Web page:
The Controversial 1979 Play 'Bent' Explores Gay Identity and Love During the Holocaust

In the shattering book, "This Way for the Gas, Ladies and Gentlemen," author and concentration camp victim Tadeusz Borowski relates a telling and ghastly moment. After a transport has pulled into Auschwitz with its cars filled with Jews and other "undesirables," a little girl on the platform is yelling out for her mother, who is hurrying away from her while declaring, "It's not mine! Not mine! No." The mother is young and healthy, she wants to live, and she believes she stands a better chance without her child at her side. It is almost the inverse of the devastating scene in Sophie's Choice.

Perhaps as horrific as the direct abuses by the Nazis are the indirect actions that fear of death triggered in normal people during the Holocaust. And that is brought forth with often compelling power in Bent by Martin Sherman, now at the Beck Center. This 40-year-old script tells the story of young gay men in Germany and throughout Europe (disparaged by the slang term "bent") who were sent off to the death camps.

With a couple small exceptions, this production under the direction of Matthew Wright hits exactly the right tone, sliding from a Noel Coward-ish amusing beginning to outright horror. And the effort is augmented tremendously by Aaron Benson's stark yet evocative set design, highlighted by the monochromatic projections designed by Steve Shack.

We meet Max and Rudy, two lovers who are negotiating morning-after hangovers triggered by a night of debauchery. It is 1934, the time when freewheeling and sexually liberated Berlin was slowly coming under the repressive hand of Hitler and his band of thugs. Indeed, this happens to be the very night when Hitler leads his attack on those within his own party. It is the Night of the Long Knives, when Ernst Rohm, the head of the storm troopers and a known homosexual, was killed along with many others of his cadre.

Max and Rudy are aware of the rumblings, but they don't take it all that seriously since Max feels he can outwit the authorities. That is, until their apartment is invaded by two SS men and the man Max and Rudy were partying with, Wolf (Nate Homolka), is captured and killed on the spot. Now the two young men, clad only in their skimpy robes, are on the run.

Along the way, they seek help from Greta, a heterosexual and happily married drag queen whose cynical view of life in Germany suddenly becomes very understandable. Desperate, Max demands money from Greta to fund their escape. After an interlude in the woods, where many have gone to hide, Max meets on the sly with Uncle Freddy, a closeted gay relative, who has a ticket to Amsterdam for him. But Max insists on two tickets, so he and Rudy can stay together.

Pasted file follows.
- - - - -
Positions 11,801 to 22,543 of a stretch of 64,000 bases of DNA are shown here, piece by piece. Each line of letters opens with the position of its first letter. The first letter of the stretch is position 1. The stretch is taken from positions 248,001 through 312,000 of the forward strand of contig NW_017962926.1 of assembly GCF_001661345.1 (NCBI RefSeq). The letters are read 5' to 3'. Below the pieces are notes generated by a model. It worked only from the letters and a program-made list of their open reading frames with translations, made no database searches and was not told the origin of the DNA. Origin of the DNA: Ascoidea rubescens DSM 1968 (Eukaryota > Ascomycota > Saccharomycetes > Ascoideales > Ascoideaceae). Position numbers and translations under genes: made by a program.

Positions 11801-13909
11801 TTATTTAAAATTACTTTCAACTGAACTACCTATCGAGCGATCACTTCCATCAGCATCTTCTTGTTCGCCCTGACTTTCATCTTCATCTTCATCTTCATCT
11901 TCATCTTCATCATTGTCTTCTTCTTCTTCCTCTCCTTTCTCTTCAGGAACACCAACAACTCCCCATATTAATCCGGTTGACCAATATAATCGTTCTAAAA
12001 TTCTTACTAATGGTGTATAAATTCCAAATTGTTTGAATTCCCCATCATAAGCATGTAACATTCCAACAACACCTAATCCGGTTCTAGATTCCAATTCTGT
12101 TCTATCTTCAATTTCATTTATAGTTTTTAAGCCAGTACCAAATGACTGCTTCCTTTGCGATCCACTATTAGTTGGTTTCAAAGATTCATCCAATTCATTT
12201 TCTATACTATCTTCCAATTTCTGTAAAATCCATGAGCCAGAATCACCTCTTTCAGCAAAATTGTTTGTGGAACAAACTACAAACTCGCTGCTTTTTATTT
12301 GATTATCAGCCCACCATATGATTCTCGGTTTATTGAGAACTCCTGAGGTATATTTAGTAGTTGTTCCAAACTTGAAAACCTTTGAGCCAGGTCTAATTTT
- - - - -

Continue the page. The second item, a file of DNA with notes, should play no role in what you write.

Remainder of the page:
And soon they are together, on a boxcar headed to Auschwitz. Max is asked by Nazi soldiers if he knows Rudy, whom they had been beating. Max declares he doesn't know Rudy and, when they demand that Max join in the assault of Rudy, Max's decision begins the slide toward his psychological destruction.

In the second act, we find Max in the work yard of the camp, wearing the yellow Jewish star instead of the pink triangle given to homosexuals, since he has been told gays were the most despised of all the prisoners. (This was a huge point of controversy, complete with pickets and street protests, when the play opened in 1979.) Max is pointlessly moving a pile of rocks from one place and back again, joined by Horst, a man who is wearing the pink triangle.

The consistently fine cast handles this material well, led by Geoff Knox as Max. Knox gets off to an uncertain start during the hangover scene, since he over-emphasizes the unpleasantness of the headache and nausea while not showing the dissipated pleasure of a man who can choose to indulge his obsessions, and his discomforts, as he pleases. But as the play progresses, Knox finds ways to make Max very real. As Rudy, Antonio DeJesus has all the attitude required, but some of his lines are lost due to high speed and low volume.

In the role of Greta, Brian Altman is spot on as this acerbic performer who freely admits to making money off "you people." It's just a shame Greta never returns, since Altman's presence is both amusing and chilling.

Act 2 is borderline exhausting, as it is meant to be, but it hangs together thanks to the volatile Knox and Andrew Gorell who nicely underplays Horst. Shuffling back and forth with their bricks and chunks of broken concrete, the men share their thoughts and, in the finest scene in the play, share a "sex act" while standing at attention during a break, without touching each other. Nothing else that comes after in this genre-breaking piece, even the tragic concluding event, can match the poignancy and sadness of that love scene.

Looking back, it is startling to realize how governments can brutally persecute certain groups of people. But now, as our own government rips families apart in the ongoing immigration fiasco, it's clear how easily it can happen.